Two consequences flow from New Delhi’s lack of mindfulness and an impractical view of politics. First, the worldview of India’s political class is hobbled by a nebulous moral position, which, therefore, prevents that class from recognising and honing the realpolitik it is actually practicing in Afghanistan.
Second, the willed blindness to realpolitk often led to acute misjudgements and, counterproductive actions. For instance, unaware of the deeply anti-Indian mindset of the Sinhalese political class, New Delhi forfeited its leverage – the LTTE – by providing military assistance to the Sinhalese armed forces to decimate the Tamil LTTE (Liberation Tigers of Tamil Eelam). New Delhi’s expectation that Colombo would thereafter gratefully take its subordinate place within India’s sphere of influence was nothing more than a rosy mirage that shattered as China rapidly made inroads into the Island.
Nevertheless Indian strategic planners apparently anticipated a favourable reception from Ghani’s regime in Kabul, believing their exercise of “soft power” and the popularity of Bollywood films have endeared India in the hearts of many Afghans. The belief may contain a kernel of truth though a Taliban spokesman alleged India used “hard power” too, when Indian planes bombed government buildings and a hospital.
Perhaps the first indication that all is not well surfaced when US President Donald Trump excluded President Ghani – a “friend” of India – from the February 2020 Doha Talks between the US administration and the Taliban leadership. The Agreement between the two for US withdrawal hung Ghani and the Northern Alliance out to dry.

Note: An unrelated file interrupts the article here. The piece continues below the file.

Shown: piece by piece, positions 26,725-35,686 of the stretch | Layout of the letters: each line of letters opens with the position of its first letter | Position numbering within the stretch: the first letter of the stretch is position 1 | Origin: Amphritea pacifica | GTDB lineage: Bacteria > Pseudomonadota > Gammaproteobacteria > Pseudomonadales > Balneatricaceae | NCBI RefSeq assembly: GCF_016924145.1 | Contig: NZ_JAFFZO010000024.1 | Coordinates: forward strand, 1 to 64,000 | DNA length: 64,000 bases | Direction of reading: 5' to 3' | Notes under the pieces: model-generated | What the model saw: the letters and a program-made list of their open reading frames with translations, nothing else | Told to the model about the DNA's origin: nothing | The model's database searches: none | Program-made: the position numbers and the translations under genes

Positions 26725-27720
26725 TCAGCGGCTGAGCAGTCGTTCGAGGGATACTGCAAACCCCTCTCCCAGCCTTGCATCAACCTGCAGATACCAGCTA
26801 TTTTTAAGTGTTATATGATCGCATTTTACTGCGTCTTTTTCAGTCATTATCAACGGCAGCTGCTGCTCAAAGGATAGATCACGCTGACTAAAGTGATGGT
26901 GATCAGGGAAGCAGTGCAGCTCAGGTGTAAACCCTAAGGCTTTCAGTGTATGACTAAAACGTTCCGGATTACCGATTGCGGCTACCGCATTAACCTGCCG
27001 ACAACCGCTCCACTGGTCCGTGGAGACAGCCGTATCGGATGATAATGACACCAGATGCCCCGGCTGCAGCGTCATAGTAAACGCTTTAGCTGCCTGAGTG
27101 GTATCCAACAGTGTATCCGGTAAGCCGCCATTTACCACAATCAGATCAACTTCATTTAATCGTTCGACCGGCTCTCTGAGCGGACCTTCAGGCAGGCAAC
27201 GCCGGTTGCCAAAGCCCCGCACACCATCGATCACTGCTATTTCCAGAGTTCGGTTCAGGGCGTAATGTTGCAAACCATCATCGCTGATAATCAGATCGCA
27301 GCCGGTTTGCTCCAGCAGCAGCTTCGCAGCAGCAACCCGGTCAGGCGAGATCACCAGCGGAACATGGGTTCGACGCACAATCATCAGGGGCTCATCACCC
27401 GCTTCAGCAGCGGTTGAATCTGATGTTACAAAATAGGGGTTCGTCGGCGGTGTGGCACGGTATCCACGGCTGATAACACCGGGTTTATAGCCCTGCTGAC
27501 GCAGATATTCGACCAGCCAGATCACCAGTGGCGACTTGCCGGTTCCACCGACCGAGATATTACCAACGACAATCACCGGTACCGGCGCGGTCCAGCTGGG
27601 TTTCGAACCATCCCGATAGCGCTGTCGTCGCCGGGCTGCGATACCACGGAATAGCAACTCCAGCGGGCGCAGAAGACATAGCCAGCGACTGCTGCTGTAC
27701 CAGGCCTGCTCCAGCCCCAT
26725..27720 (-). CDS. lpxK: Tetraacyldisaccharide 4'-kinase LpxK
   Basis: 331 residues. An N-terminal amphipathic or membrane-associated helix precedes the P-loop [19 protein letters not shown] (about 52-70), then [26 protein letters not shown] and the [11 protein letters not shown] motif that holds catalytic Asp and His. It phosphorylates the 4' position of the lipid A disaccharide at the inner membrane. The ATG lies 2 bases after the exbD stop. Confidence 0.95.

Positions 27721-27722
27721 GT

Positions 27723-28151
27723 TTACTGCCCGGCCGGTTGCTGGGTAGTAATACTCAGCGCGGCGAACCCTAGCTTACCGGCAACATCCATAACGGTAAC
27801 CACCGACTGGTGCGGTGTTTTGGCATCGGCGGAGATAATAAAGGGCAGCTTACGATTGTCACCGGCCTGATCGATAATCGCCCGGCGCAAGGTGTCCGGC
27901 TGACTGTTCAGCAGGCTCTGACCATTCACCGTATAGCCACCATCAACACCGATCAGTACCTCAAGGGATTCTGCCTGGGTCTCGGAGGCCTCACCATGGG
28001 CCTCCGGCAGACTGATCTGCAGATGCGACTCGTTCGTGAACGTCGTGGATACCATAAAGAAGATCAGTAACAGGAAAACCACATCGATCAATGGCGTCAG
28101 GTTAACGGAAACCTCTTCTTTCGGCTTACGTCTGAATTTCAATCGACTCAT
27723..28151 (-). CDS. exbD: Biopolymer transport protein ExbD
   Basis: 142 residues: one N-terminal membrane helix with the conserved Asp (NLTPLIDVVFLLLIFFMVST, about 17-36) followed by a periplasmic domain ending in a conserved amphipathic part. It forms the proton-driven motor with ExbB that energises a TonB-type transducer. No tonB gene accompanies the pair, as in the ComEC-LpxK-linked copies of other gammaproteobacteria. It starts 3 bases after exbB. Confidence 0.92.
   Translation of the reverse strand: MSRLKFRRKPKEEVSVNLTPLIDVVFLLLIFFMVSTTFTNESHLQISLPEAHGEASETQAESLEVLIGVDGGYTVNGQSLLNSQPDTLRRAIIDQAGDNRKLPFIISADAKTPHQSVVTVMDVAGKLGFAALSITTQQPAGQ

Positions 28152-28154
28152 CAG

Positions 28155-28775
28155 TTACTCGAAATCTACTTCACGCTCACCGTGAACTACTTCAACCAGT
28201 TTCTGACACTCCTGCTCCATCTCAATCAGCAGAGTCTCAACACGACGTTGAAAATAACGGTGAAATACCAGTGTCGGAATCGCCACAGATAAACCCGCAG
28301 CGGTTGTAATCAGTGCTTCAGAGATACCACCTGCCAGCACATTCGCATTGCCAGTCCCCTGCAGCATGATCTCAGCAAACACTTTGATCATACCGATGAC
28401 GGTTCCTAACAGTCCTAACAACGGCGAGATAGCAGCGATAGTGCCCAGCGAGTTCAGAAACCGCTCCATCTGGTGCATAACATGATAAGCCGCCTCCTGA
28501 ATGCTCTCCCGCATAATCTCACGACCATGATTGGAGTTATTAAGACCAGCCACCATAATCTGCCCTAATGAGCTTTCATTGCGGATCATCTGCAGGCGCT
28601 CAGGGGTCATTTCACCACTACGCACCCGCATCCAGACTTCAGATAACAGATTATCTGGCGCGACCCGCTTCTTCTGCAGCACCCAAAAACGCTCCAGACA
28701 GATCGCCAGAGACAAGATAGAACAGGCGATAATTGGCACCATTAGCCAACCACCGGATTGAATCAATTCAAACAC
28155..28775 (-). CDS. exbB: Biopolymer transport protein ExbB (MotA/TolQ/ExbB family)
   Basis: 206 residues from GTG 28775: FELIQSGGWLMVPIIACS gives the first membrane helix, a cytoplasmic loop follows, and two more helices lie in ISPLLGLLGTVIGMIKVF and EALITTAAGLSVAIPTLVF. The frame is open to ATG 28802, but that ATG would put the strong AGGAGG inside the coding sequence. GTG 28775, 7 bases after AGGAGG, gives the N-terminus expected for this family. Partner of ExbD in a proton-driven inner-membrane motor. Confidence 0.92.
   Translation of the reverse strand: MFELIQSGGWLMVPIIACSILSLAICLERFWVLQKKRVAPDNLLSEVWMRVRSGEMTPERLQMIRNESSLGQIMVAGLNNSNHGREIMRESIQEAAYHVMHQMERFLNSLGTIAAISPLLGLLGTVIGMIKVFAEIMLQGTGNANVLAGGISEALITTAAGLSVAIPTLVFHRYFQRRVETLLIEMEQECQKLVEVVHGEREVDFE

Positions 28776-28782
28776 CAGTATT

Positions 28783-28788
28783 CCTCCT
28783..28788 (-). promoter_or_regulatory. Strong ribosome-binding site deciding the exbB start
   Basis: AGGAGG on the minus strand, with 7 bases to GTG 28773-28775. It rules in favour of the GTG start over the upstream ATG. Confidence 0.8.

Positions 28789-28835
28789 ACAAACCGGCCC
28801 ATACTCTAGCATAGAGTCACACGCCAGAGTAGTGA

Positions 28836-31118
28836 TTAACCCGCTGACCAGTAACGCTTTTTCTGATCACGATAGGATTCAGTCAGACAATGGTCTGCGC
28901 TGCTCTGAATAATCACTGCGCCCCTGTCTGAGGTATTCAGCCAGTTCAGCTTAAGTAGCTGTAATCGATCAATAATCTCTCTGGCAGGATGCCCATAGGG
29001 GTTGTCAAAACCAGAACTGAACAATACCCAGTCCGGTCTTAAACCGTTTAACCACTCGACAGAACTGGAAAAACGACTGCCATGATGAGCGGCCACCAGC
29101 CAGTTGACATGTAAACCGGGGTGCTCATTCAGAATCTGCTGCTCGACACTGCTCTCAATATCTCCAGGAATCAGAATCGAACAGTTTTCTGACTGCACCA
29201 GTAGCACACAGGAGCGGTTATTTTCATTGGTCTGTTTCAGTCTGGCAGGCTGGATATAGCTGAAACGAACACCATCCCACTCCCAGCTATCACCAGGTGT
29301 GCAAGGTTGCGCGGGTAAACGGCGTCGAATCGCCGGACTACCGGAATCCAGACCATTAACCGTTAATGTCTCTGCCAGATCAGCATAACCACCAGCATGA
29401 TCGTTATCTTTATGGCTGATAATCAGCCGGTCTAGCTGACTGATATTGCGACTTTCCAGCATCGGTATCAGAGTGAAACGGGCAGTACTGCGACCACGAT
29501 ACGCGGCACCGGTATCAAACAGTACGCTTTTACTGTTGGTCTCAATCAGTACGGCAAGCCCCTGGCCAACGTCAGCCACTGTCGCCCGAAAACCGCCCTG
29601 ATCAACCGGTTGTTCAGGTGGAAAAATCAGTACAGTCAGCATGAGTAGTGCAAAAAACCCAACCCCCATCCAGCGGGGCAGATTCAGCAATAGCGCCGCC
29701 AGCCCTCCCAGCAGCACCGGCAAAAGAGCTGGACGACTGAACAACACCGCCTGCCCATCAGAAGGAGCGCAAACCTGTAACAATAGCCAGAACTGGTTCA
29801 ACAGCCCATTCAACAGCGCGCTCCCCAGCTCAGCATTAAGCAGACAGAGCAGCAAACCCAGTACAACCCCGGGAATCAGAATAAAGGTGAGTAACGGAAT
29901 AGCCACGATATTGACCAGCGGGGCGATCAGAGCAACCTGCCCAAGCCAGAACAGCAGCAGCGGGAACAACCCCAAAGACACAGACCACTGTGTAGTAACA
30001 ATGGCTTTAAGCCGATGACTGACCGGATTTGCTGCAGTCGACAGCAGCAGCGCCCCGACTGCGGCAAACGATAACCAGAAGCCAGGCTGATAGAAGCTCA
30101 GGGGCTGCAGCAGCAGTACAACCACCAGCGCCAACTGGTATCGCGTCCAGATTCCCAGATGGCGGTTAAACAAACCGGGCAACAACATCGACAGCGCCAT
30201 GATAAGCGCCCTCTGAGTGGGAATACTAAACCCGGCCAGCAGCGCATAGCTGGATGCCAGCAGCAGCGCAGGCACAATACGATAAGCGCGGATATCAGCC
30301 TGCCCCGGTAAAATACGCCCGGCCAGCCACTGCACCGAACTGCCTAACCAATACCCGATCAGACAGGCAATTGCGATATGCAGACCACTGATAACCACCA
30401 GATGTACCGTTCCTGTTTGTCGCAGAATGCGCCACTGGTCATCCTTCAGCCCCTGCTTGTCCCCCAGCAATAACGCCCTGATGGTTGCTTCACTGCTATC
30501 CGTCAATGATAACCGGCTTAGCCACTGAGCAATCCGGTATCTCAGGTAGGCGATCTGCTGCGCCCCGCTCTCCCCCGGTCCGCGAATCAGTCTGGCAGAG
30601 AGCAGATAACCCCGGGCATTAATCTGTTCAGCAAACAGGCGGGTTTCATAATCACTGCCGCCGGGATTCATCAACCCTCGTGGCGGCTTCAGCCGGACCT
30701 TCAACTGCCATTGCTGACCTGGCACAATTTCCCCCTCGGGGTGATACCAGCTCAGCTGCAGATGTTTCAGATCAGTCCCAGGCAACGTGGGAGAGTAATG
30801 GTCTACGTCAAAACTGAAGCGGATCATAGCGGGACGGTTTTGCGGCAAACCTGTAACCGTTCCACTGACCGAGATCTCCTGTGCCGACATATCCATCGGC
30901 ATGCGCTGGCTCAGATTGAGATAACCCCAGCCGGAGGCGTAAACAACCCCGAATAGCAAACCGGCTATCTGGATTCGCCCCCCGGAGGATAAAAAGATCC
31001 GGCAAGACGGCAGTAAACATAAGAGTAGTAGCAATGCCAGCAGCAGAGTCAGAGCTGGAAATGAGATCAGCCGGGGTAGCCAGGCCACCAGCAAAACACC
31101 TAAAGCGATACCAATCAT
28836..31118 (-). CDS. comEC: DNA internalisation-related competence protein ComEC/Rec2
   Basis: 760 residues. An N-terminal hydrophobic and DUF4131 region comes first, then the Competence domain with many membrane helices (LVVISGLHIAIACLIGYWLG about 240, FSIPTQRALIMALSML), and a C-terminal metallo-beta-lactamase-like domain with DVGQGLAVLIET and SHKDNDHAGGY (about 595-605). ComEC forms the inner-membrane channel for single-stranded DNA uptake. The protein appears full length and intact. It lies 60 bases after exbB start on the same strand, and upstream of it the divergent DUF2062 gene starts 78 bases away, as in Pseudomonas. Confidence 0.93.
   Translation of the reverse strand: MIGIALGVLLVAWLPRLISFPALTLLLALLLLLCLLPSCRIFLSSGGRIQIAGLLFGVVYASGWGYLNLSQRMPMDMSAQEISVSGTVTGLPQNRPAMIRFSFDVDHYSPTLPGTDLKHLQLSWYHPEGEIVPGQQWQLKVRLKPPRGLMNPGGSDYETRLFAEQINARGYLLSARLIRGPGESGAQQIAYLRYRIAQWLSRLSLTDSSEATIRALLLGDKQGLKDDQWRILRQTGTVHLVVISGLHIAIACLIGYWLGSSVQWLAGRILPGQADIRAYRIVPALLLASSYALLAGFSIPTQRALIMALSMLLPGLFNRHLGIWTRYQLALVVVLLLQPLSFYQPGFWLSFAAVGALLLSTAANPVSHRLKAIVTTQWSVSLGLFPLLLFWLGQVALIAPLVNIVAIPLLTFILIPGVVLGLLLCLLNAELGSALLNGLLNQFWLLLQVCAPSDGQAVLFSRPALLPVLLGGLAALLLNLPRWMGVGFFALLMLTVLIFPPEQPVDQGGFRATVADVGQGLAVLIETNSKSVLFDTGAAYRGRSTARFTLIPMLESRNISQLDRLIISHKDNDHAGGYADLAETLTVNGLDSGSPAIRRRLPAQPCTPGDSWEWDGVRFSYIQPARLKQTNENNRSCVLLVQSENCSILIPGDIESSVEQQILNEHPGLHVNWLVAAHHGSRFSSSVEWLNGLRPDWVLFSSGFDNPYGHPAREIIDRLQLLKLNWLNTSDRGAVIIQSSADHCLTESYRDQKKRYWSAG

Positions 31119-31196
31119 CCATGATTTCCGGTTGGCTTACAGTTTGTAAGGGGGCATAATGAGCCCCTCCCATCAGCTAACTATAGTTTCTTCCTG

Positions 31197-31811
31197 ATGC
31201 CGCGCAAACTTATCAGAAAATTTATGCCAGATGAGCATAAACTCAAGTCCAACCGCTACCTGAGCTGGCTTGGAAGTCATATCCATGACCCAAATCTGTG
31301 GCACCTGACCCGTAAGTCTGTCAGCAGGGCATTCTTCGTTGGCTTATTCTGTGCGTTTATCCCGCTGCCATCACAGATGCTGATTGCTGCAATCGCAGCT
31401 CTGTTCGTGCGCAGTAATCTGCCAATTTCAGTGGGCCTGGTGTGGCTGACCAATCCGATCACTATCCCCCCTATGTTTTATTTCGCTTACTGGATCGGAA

The cyberspace is humming with Indian strategic planners’ inevitably contradictory assessment of New Delhi’s complicated position. In their attempts to negotiate the self-inflicted political minefield they cleaved into the “Be Active” and “Be Patient” schools before the Taliban rolled into Kabul on15 August. Thereafter New Delhi appears mired in a “damned if you do” and “damned if you don’t” dilemma, juggling factions within the interim regime, remnants of the Northern Alliance and perhaps sections among the Taliban.
Meanwhile HRW (Human Rights Watch) has urged an investigation into Taliban’s human rights violations. Beijing on the other hand has invited UNHRC to examine violations of human rights by foreign armies.
The general belief is that the Taliban regime is short of financial and technical resources in the war-ravaged economy, on which the US-manipulated IMF has put the financial squeeze. To make matters worse, the Central Bank has been drained of its meagre dollar reserves before Taliban took power, apparently by fleeing Ashraf Ghani.